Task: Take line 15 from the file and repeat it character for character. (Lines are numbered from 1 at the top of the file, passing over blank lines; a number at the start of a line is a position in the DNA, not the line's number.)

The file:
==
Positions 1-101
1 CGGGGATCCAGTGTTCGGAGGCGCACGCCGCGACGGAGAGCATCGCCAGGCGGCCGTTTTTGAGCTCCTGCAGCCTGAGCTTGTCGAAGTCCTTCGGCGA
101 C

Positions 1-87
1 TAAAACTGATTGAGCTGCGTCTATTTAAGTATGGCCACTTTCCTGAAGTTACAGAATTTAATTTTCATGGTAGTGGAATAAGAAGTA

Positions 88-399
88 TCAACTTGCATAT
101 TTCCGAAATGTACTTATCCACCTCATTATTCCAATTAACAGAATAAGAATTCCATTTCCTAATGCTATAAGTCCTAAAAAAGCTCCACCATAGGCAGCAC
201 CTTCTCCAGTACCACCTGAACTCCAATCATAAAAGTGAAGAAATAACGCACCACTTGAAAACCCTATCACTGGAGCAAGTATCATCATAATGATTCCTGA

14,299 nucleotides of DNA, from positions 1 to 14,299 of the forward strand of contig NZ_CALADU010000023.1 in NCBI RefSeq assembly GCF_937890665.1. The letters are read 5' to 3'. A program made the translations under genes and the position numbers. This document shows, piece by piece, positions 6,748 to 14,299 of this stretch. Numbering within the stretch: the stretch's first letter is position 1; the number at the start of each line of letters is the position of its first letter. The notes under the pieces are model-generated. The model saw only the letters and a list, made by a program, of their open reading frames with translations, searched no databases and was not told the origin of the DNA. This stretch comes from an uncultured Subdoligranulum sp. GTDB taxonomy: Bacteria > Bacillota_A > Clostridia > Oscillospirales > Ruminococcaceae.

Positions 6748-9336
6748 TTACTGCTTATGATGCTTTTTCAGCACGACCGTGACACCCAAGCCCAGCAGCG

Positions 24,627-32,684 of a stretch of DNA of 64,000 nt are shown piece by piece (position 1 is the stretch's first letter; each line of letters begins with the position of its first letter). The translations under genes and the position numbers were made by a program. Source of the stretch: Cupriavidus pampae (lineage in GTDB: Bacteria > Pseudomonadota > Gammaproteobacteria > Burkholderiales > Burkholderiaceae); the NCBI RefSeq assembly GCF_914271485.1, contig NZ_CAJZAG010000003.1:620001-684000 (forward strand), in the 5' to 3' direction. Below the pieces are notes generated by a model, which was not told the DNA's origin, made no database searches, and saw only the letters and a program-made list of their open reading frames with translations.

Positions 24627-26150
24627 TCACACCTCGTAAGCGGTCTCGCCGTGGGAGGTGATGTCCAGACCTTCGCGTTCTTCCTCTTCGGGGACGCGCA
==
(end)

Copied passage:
24627 TCACACCTCGTAAGCGGTCTCGCCGTGGGAGGTGATGTCCAGACCTTCGCGTTCTTCCTCTTCGGGGACGCGCA